HC Deb 07 June 1976 vol 912 cc903-4
16. Mr. Dooley

asked the Secretary of State for Trade if he will organise a pilot survey of medium-size firms to determine the manpower directly employed by them on export sales, promotion and administration, and the increase or decrease in the number of people involved in export work during the past five years.

Mr. Meacher

I am by no means clear that such a study would add very much to existing knowledge. It would be difficult to obtain accurate data on manpower on a historic basis and thus to determine trends.

Mr. Hooley

Does my hon. Friend agree that success in the export market depends very much on the quality and number of persons engaged in promoting and administering exports? Would it not be helpful to try to persuade the CBI to conduct such a study if his Department cannot be bothered to do it?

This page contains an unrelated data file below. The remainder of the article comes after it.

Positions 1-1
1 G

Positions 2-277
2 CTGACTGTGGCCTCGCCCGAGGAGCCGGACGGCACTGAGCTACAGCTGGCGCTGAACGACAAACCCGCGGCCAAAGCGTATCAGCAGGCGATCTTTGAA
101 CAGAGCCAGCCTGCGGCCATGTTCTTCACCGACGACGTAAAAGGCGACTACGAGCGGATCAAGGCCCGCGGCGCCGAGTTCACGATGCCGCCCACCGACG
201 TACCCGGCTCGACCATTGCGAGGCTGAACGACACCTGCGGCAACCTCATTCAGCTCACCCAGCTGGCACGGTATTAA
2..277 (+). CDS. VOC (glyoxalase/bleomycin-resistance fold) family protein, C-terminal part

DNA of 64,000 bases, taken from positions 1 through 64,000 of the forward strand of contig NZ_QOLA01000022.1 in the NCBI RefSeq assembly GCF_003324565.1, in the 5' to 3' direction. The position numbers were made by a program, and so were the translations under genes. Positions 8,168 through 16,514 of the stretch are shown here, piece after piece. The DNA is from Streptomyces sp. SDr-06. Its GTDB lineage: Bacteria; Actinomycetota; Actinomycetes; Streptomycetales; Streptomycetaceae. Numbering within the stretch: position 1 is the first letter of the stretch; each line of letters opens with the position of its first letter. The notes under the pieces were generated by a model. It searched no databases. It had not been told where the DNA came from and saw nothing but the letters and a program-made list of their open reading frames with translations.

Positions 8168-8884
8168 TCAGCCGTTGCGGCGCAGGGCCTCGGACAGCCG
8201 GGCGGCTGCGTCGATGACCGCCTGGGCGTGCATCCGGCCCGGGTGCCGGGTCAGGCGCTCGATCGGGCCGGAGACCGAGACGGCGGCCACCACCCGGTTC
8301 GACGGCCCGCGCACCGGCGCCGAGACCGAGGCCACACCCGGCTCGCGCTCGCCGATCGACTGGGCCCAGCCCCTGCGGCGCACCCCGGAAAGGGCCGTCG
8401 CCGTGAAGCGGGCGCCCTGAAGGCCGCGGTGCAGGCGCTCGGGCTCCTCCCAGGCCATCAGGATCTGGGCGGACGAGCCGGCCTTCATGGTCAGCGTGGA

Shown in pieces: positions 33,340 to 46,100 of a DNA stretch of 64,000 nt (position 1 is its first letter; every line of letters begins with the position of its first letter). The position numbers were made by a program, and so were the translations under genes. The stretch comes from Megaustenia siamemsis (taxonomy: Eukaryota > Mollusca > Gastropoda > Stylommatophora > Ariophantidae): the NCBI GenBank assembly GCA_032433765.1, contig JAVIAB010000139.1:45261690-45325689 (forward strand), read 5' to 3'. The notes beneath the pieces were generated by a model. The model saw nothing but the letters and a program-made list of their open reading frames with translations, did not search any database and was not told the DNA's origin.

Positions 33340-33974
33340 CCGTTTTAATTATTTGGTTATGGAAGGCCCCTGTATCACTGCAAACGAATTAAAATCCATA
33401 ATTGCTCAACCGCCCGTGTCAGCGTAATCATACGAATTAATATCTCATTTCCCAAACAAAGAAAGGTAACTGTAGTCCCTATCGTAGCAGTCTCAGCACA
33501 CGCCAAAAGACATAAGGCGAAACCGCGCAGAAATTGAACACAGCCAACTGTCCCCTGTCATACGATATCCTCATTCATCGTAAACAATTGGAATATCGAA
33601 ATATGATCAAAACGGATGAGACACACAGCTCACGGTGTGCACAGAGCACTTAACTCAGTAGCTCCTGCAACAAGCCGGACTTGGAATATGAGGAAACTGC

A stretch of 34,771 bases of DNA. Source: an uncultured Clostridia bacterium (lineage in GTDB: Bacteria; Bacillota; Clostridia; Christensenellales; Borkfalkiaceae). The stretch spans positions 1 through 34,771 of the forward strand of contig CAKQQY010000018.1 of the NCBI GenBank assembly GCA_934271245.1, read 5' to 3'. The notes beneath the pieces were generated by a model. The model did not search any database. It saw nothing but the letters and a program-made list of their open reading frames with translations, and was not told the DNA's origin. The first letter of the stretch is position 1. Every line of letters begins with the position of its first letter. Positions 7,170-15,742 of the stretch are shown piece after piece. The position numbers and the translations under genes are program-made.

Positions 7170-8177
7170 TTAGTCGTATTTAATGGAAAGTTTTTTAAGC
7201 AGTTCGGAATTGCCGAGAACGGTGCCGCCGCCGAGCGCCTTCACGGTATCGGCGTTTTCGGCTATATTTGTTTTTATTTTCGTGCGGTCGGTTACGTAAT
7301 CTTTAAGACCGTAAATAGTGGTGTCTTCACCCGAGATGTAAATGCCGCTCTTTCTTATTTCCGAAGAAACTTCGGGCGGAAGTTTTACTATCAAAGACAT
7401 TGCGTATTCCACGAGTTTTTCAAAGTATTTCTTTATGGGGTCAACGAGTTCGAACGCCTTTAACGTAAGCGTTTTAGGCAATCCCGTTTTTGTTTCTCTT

Mr. Meacher

I agree about the importance of the promotion of exports. It is significant that in the last three-month period for which we have figures exports increased by 4 per cent. and imports by ½per cent., which means that on an annual basis exports are increasing at a rate well into double figures. I do not think that there is direct evidence of export-manning being inadequate. But it is important to inculcate the results of previous surveys in order to get a more professional attitude towards exporting. I am glad to say that the British Overseas Trade Board and similar bodies are trying to introduce this approach by more educational and training conferences, particularly in this export year.

Mr. Higgins

Would not exports be better promoted by cutting down the number of surveys and the amount of form-filling which firms have to do so that they could get on with the job?

Mr. Meacher

The most important thing that firms could do, judging from my own experience of overseas visits, is perhaps to give greater status in the company hierarchy to export managers. The next most important thing that they could do would be to provide better after-sales back-up services and better communication, and to pay more attention to customers' needs—factors which in some firms, although not all that many, are sadly lacking.